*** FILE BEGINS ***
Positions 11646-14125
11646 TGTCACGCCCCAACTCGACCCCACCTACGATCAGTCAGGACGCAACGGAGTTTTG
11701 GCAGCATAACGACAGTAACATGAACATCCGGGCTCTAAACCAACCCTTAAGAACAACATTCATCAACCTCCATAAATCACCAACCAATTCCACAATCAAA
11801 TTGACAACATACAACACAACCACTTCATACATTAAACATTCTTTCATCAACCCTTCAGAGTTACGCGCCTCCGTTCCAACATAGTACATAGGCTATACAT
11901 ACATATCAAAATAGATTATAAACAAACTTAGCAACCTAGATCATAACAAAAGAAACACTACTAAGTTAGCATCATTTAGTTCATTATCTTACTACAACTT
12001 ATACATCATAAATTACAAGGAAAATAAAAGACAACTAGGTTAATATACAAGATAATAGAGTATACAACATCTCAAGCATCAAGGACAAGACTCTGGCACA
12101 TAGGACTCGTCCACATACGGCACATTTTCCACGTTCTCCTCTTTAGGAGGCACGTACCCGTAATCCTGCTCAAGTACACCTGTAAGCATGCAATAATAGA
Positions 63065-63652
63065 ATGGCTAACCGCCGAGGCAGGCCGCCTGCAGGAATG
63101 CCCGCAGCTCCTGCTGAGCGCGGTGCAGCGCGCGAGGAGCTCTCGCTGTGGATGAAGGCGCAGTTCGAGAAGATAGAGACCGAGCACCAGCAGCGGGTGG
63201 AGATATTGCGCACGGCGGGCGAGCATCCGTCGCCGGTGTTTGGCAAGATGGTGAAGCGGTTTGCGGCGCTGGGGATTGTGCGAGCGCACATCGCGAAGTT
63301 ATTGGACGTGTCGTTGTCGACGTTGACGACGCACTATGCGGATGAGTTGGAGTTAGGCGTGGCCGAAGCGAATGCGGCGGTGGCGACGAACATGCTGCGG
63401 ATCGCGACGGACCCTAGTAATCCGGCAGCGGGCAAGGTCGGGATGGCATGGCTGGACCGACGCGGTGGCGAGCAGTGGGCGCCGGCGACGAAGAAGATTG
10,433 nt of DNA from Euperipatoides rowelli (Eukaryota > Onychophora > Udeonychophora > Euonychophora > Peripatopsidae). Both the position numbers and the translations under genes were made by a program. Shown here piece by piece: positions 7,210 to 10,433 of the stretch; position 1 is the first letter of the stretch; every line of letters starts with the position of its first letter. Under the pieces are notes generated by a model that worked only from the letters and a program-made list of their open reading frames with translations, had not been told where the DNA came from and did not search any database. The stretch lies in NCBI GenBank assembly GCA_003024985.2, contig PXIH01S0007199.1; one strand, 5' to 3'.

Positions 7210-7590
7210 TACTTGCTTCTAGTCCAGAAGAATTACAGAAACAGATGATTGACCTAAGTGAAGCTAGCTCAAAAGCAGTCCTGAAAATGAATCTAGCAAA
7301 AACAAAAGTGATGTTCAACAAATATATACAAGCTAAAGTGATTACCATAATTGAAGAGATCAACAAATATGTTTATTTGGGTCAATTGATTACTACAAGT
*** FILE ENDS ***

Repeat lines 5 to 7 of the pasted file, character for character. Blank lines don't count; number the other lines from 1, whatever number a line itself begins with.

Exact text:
11901 ACATATCAAAATAGATTATAAACAAACTTAGCAACCTAGATCATAACAAAAGAAACACTACTAAGTTAGCATCATTTAGTTCATTATCTTACTACAACTT
12001 ATACATCATAAATTACAAGGAAAATAAAAGACAACTAGGTTAATATACAAGATAATAGAGTATACAACATCTCAAGCATCAAGGACAAGACTCTGGCACA
12101 TAGGACTCGTCCACATACGGCACATTTTCCACGTTCTCCTCTTTAGGAGGCACGTACCCGTAATCCTGCTCAAGTACACCTGTAAGCATGCAATAATAGA